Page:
The most recent round of United Nations-led climate change negotiations began this week in Cancun, and although international expectations are muted this year, the stakes are still high. As Mother Jones' Kate Sheppard explains,"The 2010 meeting could make or break the future of global negotiations."
This is the sixteenth Conference of the Parties, convened by the United Nations Framework Convention on Climate Change (UNFCCC). After the tepid results of last year's conference in Copenhagen, when a last-minute, backroom deal produced a non-binding accord, participants and observers of the negotiations are beginning to question whether it is the best forum for these sorts of conversations. Central to the progress, or lack thereof, on international climate change policy is the United States' intransigence. As one of the world most proliferate carbon spewers, it's essential for the United States to commit to dramatic reductions in its carbon emissions.
But if American negotiators have always been reluctant to make those promises, even if they did this year, their promises would ring empty. The results of the 2010 midterms mean there's little chance Congress would ratify a treaty. Republicans just eliminated a special House committee on global warming. They certainly aren't interested in making the sorts of concessions that international negotiators want and need to convince their own governments to move forward.
It's unclear, at this point, if the UNFCCC framework will ever produce a worthwhile results. Inter Press Service's Kanya D'Almeida reports that "the meeting in Cancún is foreshadowed by a deep pessimism." D'Almedia offers, for instance, this take from Nigel Purvis, a senior fellow at the German Marshall Fund of the United States:
"Global climate talks have begun to resemble a bad soap opera," Purvis wrote in an essay entitled 'Cancún and the End of Climate Diplomacy. "They seem to never end, yet seldom change and at times bear little resemblance to reality. This is why climate diplomacy as we know it has lost its relevance."
The last landmark climate treaty—the Kyoto Protocol, which the United States never signed onto—will expire in 2012. The Copenhagen Accord, the agreement that came out of last year's negotiations, does not bind countries to their commitments, as Kyoto did.
The next major step in tackling climate change could be for countries across the world to re-up their commitments to reducing carbon emissions through a Kyoto-like (i.e. legally enforceable) pact. The alternative is to base global action on an agreement along the lines of the one produced at Copenhagen, with less stringent standards for accountability.
Kyoto v. Copenhagen
Tina Gephardt writes at The Nation that "Serious tensions threaten to derail the UNFCCC process entirely. At the heart of these skirmishes are two camps: those nations who want to extend the Kyoto Protocol and those nations, including the United States, who want to ram through the Copenhagen Accord."
The Accord's mechanism for oversight and enforcement relies on countries monitoring each others' progress on carbon reductions, but as Mother Jones' Sheppard reports, an early point of disagreement in this year's session centers on how important it is to agree how that monitoring will happen.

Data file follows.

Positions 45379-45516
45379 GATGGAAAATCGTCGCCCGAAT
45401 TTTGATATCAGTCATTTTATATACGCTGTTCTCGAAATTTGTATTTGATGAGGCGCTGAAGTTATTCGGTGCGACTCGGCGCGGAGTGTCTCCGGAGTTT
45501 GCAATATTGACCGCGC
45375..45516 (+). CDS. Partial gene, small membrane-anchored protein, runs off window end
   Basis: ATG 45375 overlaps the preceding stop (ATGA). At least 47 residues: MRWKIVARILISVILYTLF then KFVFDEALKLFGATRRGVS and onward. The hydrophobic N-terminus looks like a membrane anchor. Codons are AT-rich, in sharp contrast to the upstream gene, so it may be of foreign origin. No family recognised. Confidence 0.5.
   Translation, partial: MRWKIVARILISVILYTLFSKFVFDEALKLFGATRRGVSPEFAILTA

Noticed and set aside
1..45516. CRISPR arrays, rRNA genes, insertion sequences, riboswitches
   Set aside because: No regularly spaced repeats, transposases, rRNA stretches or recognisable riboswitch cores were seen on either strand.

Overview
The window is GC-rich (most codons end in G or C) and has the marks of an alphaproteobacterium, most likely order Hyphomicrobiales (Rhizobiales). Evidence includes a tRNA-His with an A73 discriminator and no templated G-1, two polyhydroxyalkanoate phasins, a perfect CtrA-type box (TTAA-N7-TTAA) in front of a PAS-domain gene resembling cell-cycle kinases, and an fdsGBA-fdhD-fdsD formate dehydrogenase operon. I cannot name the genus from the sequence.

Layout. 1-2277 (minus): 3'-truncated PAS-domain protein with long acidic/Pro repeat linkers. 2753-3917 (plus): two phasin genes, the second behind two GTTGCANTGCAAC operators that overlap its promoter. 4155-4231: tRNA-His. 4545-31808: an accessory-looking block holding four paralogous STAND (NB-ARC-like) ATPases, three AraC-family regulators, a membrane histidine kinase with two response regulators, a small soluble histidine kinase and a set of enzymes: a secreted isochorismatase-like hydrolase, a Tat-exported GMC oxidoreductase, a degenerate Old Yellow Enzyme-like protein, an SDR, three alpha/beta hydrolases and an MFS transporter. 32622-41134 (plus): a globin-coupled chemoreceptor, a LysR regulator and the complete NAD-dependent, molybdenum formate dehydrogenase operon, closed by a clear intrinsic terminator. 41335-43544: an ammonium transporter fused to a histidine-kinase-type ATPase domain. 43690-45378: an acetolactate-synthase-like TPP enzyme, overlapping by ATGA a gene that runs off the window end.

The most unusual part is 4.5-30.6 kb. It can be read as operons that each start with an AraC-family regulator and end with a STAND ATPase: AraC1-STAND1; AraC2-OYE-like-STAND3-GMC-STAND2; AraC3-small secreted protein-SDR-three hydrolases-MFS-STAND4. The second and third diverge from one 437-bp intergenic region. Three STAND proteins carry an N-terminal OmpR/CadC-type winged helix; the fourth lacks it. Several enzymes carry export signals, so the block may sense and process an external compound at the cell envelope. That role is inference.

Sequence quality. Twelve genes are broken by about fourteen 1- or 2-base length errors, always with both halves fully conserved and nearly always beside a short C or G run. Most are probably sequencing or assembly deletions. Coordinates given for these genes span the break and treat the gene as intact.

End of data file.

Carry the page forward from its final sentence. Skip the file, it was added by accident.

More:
What does seem certain is that if, at the end of this session, international climate negotiations have become so messy and tangled the world abandons them, and starts over, much of the blame will lie with the United States. Tom Athanasiou lays out the case in Earth Island Journal:
It’s the US, after all, that reduced the Kyoto Protocol to a non-starter, and the US that led the Copenhagen charge to abandon top-down emissions targets in favor of bottom-up “pledge and review.” It’s the US that, in the words of chief negotiator Todd Stern, is looking for a “new paradigm for climate diplomacy” that asserts a world in which the developed countries are no longer presumed to bear the overarching, if inconvenient, obligations of the rich and the responsible.
It's not that American leaders aren't aware of the problems the world could face (although some on the right continue to deny they exist). As Nancy Roberts points out at Care2, "Up to one billion people could be displaced by rising sea levels this century." To a certain extent, the United States is insulated from the impact of climate change. As this map, which ColorLines highlighted a few weeks ago, illustrates, America is not particularly vulnerable to the effects of climate change. But it'd be foolish for American leaders to ignore the security and economic implications wrought by the migration of one-sixth of the world's population.
But Washington has shown time after time that it is willing to look past problems until they become unavoidable. The consequences of that attitude have been devastating in recent years. The BP oil spill is only the most recent example. This week the Obama administration announced it would not open up new coastline areas in the southeastern U.S. for offshore oil drilling—a decision that came only after it became clear just how much havoc a drilling disaster could cause (and would likely cause again).
With climate change, however, the tons of carbon already in the atmosphere can't be mopped up or "dispersed," or forgotten, within months. The consequences will linger on, and by the time they become clear, it will be too late to act, and international negotiators won't be talking about emission levels, but food, water, and refugee crises.
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